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ARKANSAS NOTEBOOK: Home for another funeral _ and stories

July 18, 1997

JASPER, Ark. (AP) _ President Clinton wound his way through the Ozarks Friday to bury one of his earliest political helpmates. But it wasn’t all mourning. The president was reveling in being back on home turf.

On the half-mile drive from the Coffman Funeral Home to Jasper’s First Baptist Church, where Clinton eulogized Hilary Ward Jones as a political mentor, he brought his motorcade to a halt outside the Newton County Courthouse. He popped out to linger long over handshakes and reminiscences with a small crowd in this sleepy vacation spot.

The unscheduled stop left some locals predicting yet another Arkansas campaign for Clinton, who was governor for 12 years.

``He’s a campaigner,″ said Buster Walters, 76.

``And he’s not going to stop, either,″ finished Dennis Pruitt, 77, the second in a trio of retired men who sat in denim bib overalls whittling red cedar on a park bench. None budged to greet Clinton.

``I’ve shaken his hand three, four, five times before _ all those times he ran for governor. And he’ll be back to run for governor again. He will. Mark my words,″ said Pruitt.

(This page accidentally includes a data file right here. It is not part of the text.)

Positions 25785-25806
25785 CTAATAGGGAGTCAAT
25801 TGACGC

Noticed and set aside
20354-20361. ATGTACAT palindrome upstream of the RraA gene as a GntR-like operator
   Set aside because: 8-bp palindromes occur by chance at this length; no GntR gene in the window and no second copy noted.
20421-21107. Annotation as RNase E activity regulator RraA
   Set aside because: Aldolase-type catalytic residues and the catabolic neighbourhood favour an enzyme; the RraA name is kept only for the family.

Asked about that prediction, White House spokesman Joe Lockhart rocked back in his chair and smiled: ``Let me think on that a spell. They may know something we don’t. Let me think on that a spell.″


It was Jones who taught Clinton how to work a town square.

``I learned a lot from him about going to the sale barns and the country stores and the remote places where most people never went just to listen to people’s hopes and dreams and hurts and fears,″ Clinton said in a brief eulogy.

``I learned what ferocious power can beat in the heart of any ordinary citizen who believes that he or she can make a difference.″

Jones, 70, who died Tuesday, helped Clinton with his first run for Congress in 1974. Clinton lost to former Rep. John Paul Hammerschmidt by a narrow margin in this predominantly Republican district but it put Clinton on the political map.

``After the first time I met (Jones), I knew that my life would never be the same,″ Clinton said.


Arriving in nearby Harrison late Thursday night after speeches in Pittsburgh and Chicago, Clinton changed into blue jeans and entertained nearly a dozen old political pals for more than an hour near the Holiday Inn swimming pool. He then went for a midnight call on the Jones family and lingered into the wee hours.

Clinton fondly recalled for reporters earlier visits to this northwest corner of the state _ the moonshiners, the caves to explore, and the local dialect that he said sounded frozen in time from ``literally a hundred years ago.″

He said that when he got to the White House in 1993, he told his staff: ``I know I’m leaving my life back there behind ... but there are a few people that, if anything should happen to them while I’m president, whatever I’m doing, I gotta go home.″

Clinton was in Hope, Ark., just last month for the funeral of his great-uncle.

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